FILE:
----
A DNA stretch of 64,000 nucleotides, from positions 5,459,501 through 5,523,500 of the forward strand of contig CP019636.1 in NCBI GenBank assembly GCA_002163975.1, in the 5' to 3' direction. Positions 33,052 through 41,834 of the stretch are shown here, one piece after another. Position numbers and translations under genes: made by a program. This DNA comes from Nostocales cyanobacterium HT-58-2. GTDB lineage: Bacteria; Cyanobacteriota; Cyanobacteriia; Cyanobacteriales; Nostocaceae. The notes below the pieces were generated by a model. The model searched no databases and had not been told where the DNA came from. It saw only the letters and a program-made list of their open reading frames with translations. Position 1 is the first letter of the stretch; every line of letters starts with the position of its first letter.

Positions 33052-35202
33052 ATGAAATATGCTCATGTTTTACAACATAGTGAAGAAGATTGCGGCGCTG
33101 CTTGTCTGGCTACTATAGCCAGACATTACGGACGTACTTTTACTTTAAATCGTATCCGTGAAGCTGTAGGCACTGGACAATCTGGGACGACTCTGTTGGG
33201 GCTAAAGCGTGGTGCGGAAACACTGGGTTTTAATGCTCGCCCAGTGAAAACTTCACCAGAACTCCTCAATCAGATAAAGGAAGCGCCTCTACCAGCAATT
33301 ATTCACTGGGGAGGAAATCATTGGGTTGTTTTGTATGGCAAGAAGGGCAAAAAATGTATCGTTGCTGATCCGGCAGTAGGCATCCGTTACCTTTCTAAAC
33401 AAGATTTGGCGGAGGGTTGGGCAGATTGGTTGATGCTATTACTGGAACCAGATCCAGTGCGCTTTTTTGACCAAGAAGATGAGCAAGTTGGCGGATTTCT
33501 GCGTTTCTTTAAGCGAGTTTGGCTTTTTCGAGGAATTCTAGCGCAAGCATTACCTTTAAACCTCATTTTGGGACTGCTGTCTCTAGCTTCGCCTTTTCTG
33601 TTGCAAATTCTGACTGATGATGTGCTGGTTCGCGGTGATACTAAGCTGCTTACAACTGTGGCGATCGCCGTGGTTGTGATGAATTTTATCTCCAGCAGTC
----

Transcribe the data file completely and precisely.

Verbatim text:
A DNA stretch of 64,000 nucleotides, from positions 5,459,501 through 5,523,500 of the forward strand of contig CP019636.1 in NCBI GenBank assembly GCA_002163975.1, in the 5' to 3' direction. Positions 33,052 through 41,834 of the stretch are shown here, one piece after another. Position numbers and translations under genes: made by a program. This DNA comes from Nostocales cyanobacterium HT-58-2. GTDB lineage: Bacteria; Cyanobacteriota; Cyanobacteriia; Cyanobacteriales; Nostocaceae. The notes below the pieces were generated by a model. The model searched no databases and had not been told where the DNA came from. It saw only the letters and a program-made list of their open reading frames with translations. Position 1 is the first letter of the stretch; every line of letters starts with the position of its first letter.

Positions 33052-35202
33052 ATGAAATATGCTCATGTTTTACAACATAGTGAAGAAGATTGCGGCGCTG
33101 CTTGTCTGGCTACTATAGCCAGACATTACGGACGTACTTTTACTTTAAATCGTATCCGTGAAGCTGTAGGCACTGGACAATCTGGGACGACTCTGTTGGG
33201 GCTAAAGCGTGGTGCGGAAACACTGGGTTTTAATGCTCGCCCAGTGAAAACTTCACCAGAACTCCTCAATCAGATAAAGGAAGCGCCTCTACCAGCAATT
33301 ATTCACTGGGGAGGAAATCATTGGGTTGTTTTGTATGGCAAGAAGGGCAAAAAATGTATCGTTGCTGATCCGGCAGTAGGCATCCGTTACCTTTCTAAAC
33401 AAGATTTGGCGGAGGGTTGGGCAGATTGGTTGATGCTATTACTGGAACCAGATCCAGTGCGCTTTTTTGACCAAGAAGATGAGCAAGTTGGCGGATTTCT
33501 GCGTTTCTTTAAGCGAGTTTGGCTTTTTCGAGGAATTCTAGCGCAAGCATTACCTTTAAACCTCATTTTGGGACTGCTGTCTCTAGCTTCGCCTTTTCTG
33601 TTGCAAATTCTGACTGATGATGTGCTGGTTCGCGGTGATACTAAGCTGCTTACAACTGTGGCGATCGCCGTGGTTGTGATGAATTTTATCTCCAGCAGTC